“The Jacksonville Jaguars had a nice run as an expansion team with Tom Coughlin, had some very great core players,” said Meyer. “And then they kind of fell off a little bit. And then in 2017, almost made it to the Super Bowl. This Duval County [home county of the Jags] is starving to win. It’s almost like it lined up pretty—I don’t wanna say perfectly, because you have a lot of draft picks, 11 of them. You have salary cap [room], which we addressed a bunch of needs. We didn’t maybe sign the big, big-name guy because we really couldn’t. But it just aligned. And then you have the number one pick in the draft. This will set the stage for the Jaguars’ future for several years, if we do it right. If we don’t . . . [pause] it’s not easy.”

Meyer has had two good NFL mentors. He’s become close to Jimmy Johnson (they were FOX-mates) and Johnson counseled him on NFL potholes. Meyer also had several visits to Patriots camp in recent years and got to know Bill Belichick. “I got something every time I visited the Patriots,” he said.

I asked him for an example.

“Well, Tom Brady,” Meyer said. “I got to witness Tom Brady first-hand and it was the last day of a mini camp in June. I had been to a few of those and usually people had one foot out the door. They just got done with a very long, seven/eight weeks in the offseason. You’re talking about the greatest quarterback of all time. Mike Vrabel was there. Tedy Bruschi was there. I was blown away.

“The last day of mini-camp, they’re in shorts, helmets, and they’re doing a two-minute drill. And Tom Brady is treating it like it’s the Super Bowl. He goes down and he scores with two seconds left to win that scrimmage. Ran around the field like a child—that’s how competitive he is. I went back immediately to my quarterbacks and shared with them that I just watched the greatest of all time, and the way you’re supposed to practice, the way you’re supposed to provide energy to the rest of your team and the way you lead your team. I was blown away at Tom Brady and the way he performed at practice. And the way I went into the offensive meetings with Josh McDaniels and Tom Brady and Tom Brady’s actually the one who had the clicker in his hand. It was amazing. He was in there running the film. He had the offensive line sitting there, running backs, receivers, and Tom Brady was running the clicker and watching practice film, dissecting the plays with the offense. Think about that for a minute. You can say he throws a great pass. But people that really understand the game—there’s much more than that that makes him the best of all time.”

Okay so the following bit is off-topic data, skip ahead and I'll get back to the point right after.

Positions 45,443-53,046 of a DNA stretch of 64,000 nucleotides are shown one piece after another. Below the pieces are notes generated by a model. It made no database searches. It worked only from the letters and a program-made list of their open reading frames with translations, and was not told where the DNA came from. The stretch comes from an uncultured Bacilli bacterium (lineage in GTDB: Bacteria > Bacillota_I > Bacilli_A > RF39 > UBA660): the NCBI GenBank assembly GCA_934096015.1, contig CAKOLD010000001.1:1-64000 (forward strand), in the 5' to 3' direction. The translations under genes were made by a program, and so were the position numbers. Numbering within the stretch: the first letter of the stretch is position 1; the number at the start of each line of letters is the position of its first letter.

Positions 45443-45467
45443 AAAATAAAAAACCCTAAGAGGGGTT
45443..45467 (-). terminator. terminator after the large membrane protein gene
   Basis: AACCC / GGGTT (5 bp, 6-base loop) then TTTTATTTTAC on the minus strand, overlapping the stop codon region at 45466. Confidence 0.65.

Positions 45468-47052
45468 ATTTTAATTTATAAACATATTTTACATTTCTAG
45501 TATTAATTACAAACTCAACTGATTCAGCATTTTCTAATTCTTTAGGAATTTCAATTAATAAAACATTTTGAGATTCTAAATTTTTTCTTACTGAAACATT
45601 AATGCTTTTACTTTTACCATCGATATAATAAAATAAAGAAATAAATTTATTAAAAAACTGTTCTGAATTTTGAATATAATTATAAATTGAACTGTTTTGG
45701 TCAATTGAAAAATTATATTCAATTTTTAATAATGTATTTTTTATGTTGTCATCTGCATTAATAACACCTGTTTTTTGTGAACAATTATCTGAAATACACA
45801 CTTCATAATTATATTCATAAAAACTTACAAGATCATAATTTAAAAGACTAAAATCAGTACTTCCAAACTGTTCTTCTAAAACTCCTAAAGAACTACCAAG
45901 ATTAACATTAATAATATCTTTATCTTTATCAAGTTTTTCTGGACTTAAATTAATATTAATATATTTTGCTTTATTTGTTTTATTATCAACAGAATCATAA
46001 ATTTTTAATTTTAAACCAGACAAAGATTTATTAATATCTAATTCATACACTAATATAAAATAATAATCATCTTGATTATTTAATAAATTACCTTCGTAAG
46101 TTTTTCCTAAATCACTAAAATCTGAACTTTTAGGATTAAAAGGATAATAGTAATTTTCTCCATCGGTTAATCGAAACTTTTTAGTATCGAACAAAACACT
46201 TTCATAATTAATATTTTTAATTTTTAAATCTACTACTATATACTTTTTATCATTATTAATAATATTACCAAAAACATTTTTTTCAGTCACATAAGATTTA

Culture will be big for Meyer. It’s a major mantra. When I asked him about the NFL ethos that drags the great teams toward the middle and drags the bad teams to the middle, he said that was something he studied “quite a bit.” He believes maintaining greatness when the world works against it is part of an ethos built in an organization before the first games is ever played—how to avoid .500 when the league plots for teams to be exactly that.

“I asked that same question to [Belichick] many, many times,” Meyer said. “It came back to me and that’s why I’m such a believer in culture. Culture survives. Culture survives injuries to players, transitions to players, transition of staff. Coach Belichick’s the best I’ve ever witnessed at it. There’s a Patriot way and a Patriot culture there. It’s not for everybody. Matter of fact, I’ve heard them criticized, too. That’s fine. That’s his way of doing it. My Utah days and Florida days, I like to think that’s what made us sustainable all the years.